As I've maintained before, the AP poll is now about as relevant as typewriter ribbons. And their recent voting proves it. Three one-loss teams remaining in the top ten? How about having to earn your way back first? 7-1? I can see it. Two and one? Three and one? Not yet. Heck, the week after Michigan State beat Notre Dame, these dunderheads still had the Irish ahead in the poll! And it wasn't like it was a one game upset by an inferior foe, as Michigan State was undefeated.
Want another example? Texas Tech is ranked 16th, owing to wins over the mighty threesome of Florida International, Sam Houston State and Indiana State. (Apparently Lubbock Middle School was already booked.) Yet, these same voters have the temerity to criticize other schools for supposedly soft schedules.
ESPN supposedly dropped its participation in the USA Today poll because it did not want to have an influence on the stories and games it covered. I'd say that a five-minute editorial rant against the inadequacies of the Harris Poll falls into that category.
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This next item doesn't make me mad – just weary. How many times does Rich Rodriguez have to defend the two-quarterback system?
Granted, it's not the norm. But no one gets bent out of shape when Andrae Wright or Johnny Dingle subs in on the defensive line, or Antonio Lewis and Dee McCann split time at cornerback. Rodriguez has spent a good bit of time explaining the reasons that dual QBs don't hurt his teams, and he has the track record to back him up. Yet, he continues to get questions from clueless interrogators, not to mention unneeded grief on message boards, chat rooms and talk radio.
There's nothing inherently good or bad about rotating quarterbacks. It's just different – just like the 3-3 stack defense differs from an even front like a 4-3. It's all in the execution. Got it? Good.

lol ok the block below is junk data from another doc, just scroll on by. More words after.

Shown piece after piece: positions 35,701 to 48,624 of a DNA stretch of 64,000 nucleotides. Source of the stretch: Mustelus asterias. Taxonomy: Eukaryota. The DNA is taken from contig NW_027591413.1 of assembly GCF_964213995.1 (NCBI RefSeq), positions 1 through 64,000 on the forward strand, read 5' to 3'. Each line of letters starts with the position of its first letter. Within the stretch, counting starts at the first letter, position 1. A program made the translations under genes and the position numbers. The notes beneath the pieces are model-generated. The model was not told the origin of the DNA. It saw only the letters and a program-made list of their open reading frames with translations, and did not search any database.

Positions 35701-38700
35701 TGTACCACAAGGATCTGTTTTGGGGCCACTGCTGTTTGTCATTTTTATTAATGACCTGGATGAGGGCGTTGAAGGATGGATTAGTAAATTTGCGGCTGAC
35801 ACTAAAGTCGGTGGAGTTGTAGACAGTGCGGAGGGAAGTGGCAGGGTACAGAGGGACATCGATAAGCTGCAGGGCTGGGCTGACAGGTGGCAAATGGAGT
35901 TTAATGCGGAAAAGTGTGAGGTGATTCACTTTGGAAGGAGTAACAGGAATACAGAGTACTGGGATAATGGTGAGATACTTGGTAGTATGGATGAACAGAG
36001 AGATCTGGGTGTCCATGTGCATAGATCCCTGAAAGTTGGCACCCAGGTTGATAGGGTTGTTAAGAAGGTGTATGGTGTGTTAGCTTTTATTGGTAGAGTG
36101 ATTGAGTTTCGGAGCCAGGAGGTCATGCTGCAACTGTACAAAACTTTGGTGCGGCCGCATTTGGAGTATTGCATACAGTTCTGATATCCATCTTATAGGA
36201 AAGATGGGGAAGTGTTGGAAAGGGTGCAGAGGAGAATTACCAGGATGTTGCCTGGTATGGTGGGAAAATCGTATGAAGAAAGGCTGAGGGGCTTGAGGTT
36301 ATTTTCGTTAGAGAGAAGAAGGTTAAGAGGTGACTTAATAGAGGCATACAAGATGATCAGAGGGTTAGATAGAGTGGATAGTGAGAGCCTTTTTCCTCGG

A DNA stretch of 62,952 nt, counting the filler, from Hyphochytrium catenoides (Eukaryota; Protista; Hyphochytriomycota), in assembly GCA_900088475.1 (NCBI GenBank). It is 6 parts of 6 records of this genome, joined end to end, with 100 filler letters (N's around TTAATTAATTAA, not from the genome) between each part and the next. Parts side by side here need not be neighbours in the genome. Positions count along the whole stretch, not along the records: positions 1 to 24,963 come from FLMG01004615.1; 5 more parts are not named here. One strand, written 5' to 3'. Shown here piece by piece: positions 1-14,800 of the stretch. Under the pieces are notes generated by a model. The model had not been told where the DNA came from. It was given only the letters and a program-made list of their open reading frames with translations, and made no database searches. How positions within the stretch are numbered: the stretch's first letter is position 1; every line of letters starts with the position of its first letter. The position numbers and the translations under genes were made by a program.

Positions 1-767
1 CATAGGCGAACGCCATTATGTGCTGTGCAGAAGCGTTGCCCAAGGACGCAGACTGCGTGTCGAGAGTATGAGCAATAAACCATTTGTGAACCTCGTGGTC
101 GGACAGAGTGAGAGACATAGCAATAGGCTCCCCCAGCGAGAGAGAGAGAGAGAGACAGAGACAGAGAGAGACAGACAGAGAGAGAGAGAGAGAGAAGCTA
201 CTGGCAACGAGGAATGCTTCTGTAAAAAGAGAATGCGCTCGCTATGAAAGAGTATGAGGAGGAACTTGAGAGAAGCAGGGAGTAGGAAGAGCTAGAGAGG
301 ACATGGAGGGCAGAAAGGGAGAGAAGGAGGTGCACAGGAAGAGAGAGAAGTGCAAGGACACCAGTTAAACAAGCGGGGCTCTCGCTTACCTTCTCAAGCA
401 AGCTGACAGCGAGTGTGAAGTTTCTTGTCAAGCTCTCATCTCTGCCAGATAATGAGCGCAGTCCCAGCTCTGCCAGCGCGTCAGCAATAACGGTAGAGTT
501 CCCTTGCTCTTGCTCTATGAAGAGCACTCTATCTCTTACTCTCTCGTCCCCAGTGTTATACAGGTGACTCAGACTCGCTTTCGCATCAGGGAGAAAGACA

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Finally, one thing I will never understand is leaving a sporting event early. I mean really early. You paid for your ticket, laid out more cash for travel, and you don't stay to watch the whole thing?
I'm not talking about leaving with a minute to go and your team up or down by 20. I'm talking about halftime. Or the third quarter. When the game is still competitive. Is it that important to beat the traffic? Las week against East Carolina, there couldn't have been more than 30,000 fans left when ECU took possession with a chance to tie the game. I know that at least 6-7,000 of the departees were students (must have wanted to get a head start on that long Saturday night of studying at the library), but there were a lot of other fans already in the parking lot or on the road at that time as well.
Here's a challenge. I'll accept emails explaining why it makes sense to leave early. This doesn't include reasons like emergencies, or a prior commitment that allowed you to only stay for part of the game. I want real West Virginia fans to give me the reasons they leave early.
If any of them are sufficiently convincing, I'll award the best one with a free month's subscription to this site. But suffice it to say, I'm not holding my breath.